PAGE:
Block on Ron Desantis ‘Stop WOKE act’ to remain in place

A federal appeals court has ruled to keep in place a temporary block of Florida Gov. Ron DeSantis’ “Stop Woke Act” limiting conversations surrounding race in schools and the workplace.

The DeSantis administration and state university system were seeking to lift the block until the appeal case concludes.

But on Thursday, the 11th Circuit Court of Appeals denied the request – leaving a lower court ruling untouched that stopped the law from taking effect, according to a report by CNN.

“The court did not rule on the merits of our appeal,” DeSantis spokesman Bryan Griffin said in a statement. “The appeal is ongoing, and we remain confident that the law is constitutional.”

In April 2022, DeSantis signed the Individual Freedom Act – aka the “Stop WOKE Act” – into law, which took effect July 1. But the state administration has been fighting several legal challenges to it since.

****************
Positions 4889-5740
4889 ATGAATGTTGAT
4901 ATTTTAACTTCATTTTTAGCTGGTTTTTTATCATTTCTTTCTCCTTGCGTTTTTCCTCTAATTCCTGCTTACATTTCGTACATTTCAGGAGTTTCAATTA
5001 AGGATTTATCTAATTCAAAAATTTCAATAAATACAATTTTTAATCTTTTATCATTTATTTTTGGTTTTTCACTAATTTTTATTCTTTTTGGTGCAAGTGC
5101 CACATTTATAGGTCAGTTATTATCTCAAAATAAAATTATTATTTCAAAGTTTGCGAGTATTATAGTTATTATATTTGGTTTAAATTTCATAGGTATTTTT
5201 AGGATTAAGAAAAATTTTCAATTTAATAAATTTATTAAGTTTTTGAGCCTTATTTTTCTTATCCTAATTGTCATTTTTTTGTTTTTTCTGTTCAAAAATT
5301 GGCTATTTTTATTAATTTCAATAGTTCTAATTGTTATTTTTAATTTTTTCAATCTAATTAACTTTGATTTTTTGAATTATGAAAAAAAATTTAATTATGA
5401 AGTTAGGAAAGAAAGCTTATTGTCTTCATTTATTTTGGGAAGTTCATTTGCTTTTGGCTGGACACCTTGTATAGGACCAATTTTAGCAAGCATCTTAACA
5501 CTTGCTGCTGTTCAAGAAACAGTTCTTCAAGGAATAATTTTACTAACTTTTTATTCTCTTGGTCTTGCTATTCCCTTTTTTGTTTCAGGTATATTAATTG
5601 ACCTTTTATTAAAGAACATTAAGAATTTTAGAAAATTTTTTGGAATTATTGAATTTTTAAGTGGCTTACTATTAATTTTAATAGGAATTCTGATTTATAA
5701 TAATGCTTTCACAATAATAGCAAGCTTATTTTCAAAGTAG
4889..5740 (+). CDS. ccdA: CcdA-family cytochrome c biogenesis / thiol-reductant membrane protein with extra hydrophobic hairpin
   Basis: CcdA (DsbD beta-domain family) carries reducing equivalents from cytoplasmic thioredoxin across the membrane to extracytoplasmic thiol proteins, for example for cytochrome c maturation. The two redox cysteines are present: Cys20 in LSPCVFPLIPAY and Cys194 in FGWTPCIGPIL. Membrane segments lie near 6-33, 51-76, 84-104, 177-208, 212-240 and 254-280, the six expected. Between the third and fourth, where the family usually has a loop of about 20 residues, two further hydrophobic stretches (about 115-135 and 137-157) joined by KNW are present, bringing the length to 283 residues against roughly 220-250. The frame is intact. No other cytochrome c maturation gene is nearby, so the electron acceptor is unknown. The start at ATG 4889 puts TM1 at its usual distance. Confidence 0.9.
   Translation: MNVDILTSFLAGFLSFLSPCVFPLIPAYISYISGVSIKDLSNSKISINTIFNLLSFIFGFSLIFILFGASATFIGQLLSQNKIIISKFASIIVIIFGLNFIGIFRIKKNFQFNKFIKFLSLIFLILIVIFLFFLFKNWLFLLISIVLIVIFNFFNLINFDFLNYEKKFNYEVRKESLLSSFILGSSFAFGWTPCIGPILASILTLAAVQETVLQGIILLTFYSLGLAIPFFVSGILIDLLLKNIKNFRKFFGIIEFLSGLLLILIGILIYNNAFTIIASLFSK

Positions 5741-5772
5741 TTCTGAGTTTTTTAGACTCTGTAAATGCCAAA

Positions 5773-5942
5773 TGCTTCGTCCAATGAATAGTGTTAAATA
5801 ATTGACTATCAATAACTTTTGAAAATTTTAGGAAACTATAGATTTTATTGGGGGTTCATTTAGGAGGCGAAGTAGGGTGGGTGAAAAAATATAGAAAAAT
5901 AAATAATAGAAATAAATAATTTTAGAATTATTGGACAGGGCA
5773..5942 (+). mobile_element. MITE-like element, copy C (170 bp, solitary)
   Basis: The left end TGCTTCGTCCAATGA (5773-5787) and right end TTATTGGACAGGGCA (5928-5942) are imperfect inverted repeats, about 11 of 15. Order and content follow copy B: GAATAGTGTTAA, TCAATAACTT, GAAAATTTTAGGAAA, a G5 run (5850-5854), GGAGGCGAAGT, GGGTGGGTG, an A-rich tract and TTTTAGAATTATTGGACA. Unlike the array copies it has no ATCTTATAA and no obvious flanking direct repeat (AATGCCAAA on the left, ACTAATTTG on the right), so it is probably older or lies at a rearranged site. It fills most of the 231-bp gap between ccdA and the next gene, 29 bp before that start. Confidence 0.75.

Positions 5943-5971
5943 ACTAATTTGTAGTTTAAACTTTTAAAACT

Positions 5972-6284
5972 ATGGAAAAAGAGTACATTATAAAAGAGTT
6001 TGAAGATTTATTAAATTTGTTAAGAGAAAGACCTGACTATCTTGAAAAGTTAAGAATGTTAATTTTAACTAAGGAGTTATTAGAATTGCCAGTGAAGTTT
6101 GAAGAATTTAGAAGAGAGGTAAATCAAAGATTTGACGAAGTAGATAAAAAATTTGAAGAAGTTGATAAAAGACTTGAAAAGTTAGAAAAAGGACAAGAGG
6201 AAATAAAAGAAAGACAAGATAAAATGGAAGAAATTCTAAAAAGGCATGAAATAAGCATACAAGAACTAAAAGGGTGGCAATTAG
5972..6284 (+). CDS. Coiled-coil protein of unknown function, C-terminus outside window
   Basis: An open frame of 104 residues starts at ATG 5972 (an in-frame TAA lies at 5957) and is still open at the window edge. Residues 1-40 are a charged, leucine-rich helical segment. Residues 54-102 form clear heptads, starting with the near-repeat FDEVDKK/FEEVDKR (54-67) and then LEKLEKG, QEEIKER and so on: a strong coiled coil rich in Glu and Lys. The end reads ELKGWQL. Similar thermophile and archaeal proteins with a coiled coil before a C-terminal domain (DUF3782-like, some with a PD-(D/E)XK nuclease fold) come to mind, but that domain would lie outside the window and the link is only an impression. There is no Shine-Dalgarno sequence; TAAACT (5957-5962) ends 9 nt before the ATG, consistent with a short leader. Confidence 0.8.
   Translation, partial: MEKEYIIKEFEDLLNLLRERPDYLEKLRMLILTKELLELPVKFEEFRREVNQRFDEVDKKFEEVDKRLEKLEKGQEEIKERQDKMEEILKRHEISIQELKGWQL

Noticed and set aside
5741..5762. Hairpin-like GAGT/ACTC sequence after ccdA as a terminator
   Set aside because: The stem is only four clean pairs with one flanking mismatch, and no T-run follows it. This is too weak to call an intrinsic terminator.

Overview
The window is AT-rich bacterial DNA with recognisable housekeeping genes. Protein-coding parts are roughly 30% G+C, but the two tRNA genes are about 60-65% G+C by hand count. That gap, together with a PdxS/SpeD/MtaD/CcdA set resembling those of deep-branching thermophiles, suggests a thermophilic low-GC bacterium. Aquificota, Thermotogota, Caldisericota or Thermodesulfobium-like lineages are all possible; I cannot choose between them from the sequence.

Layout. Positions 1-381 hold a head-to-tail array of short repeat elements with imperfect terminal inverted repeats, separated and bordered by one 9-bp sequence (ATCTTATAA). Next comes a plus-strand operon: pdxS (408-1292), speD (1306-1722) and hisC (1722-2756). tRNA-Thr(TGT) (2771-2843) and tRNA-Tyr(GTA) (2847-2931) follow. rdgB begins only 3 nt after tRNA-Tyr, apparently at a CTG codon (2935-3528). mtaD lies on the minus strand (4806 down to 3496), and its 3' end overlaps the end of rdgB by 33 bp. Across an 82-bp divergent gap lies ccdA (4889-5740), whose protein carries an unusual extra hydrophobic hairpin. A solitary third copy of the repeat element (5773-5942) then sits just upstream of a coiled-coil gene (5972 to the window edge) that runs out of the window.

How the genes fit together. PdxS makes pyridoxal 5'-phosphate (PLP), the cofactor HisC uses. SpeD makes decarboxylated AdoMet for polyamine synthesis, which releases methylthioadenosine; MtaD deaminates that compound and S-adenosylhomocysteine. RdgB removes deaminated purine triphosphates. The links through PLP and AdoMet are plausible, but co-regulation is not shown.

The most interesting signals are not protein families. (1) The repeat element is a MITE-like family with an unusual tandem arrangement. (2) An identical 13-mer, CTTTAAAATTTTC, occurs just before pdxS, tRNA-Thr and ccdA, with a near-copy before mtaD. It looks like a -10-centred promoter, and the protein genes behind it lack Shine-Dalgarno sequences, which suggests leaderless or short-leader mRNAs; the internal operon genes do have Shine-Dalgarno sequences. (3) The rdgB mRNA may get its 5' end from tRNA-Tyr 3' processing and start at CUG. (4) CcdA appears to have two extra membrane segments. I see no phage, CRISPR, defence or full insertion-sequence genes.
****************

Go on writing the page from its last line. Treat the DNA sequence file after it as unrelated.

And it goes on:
The rule would force districts to remove books on the critical race theory but critics say it would effectively force them to pull all literature that touches on race issues.

In August, lower court federal Judge Mark Walker barred the law and compared it to the nightmarish “upside down” from hit Netflix sci-fi show “Stranger Things.”

An appeals court has kept in place a temporary block of Gov. Ron DeSantis’ Individual Freedom Act.

Florida federal Judge Mark Walker is pictured in court.
Florida federal Judge Mark Walker put the temporary block in place last year, comparing the law to the “upside down” on “Stranger Things.”

Plaintiff lawyer Alexsis Johnson – of the Legal Defense Fund – lauded the appeals court ruling, saying free speech is critical to a good education.

“Institutions of higher education in Florida should have the ability to provide a quality education, which simply cannot happen when students and educators, including Black students and educators, feel they cannot speak freely about their lived experiences, or when they feel that they may incur a politician’s wrath for engaging in a fact-based discussion of our history,” Johnson told CNN.

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